Loan Discharge

PLEASE BE ADVISED: Courts have recently issued orders blocking President Biden's one-time student loan debt relief. The federal Department of Education is seeking to overturn those orders, but during this time, applications for debt relief are not being accepted. Updates will be available at the Federal Student Aid site.


You may qualify to cancel some or all of your federal student debt under the limited-time relief plan President Biden announced in August 2022:
  • If you earn less than $125,000 per year ($250,000 for married couples), up to $10,000 ($20,000 for Pell Grant borrowers) of your federal loans could be forgiven (canceled).
  • The government has extended the program for COVID-19 emergency relief and federal student aid. Repayment of loans will begin sixty days after the federal Department of Education has resolved its litigation regarding the one-time debt relief, or, if not resolved by June 30, 2022, sixty days after that.
  • You may be able to reduce the amount you owe on your student loan under an income-driven payment plan.
  • Read more about these opportunities on our FAQ page or the Federal Student Aid site.

Loan Discharge

Loan discharge means that some or all of your federal student loan is cancelled for certain reasons, including:

  • your school closes or
  • your school does something illegal

Visit Federal Student Aid to see which federal loans qualify.

If you have private loans, contact your loan service provider to learn more about your discharge options.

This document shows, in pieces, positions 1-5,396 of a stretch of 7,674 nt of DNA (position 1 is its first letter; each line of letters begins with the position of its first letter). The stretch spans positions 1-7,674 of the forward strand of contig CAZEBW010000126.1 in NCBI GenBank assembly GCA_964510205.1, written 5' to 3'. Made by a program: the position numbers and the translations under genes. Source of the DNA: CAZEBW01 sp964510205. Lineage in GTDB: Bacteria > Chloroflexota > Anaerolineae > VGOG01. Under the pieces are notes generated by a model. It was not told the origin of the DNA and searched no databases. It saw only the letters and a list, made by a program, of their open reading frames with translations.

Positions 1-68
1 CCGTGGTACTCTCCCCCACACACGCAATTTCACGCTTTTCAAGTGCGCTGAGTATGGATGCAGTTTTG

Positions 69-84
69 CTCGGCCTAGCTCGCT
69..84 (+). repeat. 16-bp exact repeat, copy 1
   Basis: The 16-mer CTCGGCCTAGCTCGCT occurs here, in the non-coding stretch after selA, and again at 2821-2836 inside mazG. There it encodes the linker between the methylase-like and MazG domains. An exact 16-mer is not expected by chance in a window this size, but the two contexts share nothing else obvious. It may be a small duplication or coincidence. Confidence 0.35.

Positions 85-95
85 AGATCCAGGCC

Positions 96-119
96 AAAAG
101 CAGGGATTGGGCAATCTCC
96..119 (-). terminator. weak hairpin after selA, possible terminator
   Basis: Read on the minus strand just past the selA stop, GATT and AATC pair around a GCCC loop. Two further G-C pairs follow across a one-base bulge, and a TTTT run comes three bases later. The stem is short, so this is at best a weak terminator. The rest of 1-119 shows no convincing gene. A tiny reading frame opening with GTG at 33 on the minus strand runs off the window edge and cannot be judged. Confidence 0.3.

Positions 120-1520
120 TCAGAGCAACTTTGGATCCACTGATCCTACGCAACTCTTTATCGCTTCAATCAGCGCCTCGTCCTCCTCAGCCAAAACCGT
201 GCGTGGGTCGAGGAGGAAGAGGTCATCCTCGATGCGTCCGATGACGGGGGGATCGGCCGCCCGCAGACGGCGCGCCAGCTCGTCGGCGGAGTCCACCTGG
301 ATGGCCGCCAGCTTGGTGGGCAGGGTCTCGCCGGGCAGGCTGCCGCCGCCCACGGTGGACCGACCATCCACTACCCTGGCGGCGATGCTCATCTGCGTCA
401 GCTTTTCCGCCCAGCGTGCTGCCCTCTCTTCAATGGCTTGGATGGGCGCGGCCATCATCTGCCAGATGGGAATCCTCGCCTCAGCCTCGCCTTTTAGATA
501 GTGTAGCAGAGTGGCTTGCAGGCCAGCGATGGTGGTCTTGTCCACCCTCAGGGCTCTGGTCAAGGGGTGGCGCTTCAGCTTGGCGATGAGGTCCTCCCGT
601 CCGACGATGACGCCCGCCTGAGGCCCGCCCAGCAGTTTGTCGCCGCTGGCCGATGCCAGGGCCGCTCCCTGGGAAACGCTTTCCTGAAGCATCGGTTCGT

You school closed before you finished your program

This type of discharge, called closed-school discharge, can happen if your school closes either while you are enrolled or soon after you withdraw. If you cannot finish your program of study because your school closed, you could qualify for a 100% discharge of the federal loans you took to attend the school.

Note that you will not qualify for a loan discharge if you transfer your credits to another school and complete a similar program.

Learn more about closed-school discharge and how to apply at Federal Student Aid.

Your school breaks a state law

This type of discharge, called borrower-defense loan discharge, can happen if your school victimized you by violating a state law. This applies to Federal Direct Loans that you took to attend the program.

Your school could have violated state law by making false or misleading statements about:

  • the value of an educational program
  • financing needed to pay for the program
  • job-placement rates of graduates of the program

Learn more about borrower-defense loan discharge and how to apply at Federal Student Aid.

Other types of loan discharge

You could have your loan discharged for other reasons, such as:

  • You are totally and permanently disabled
  • You declare bankruptcy
  • You find that your school made a false statement about you, your loan, or your job prospects.

Learn more about the different types of loan discharge at Federal Student Aid.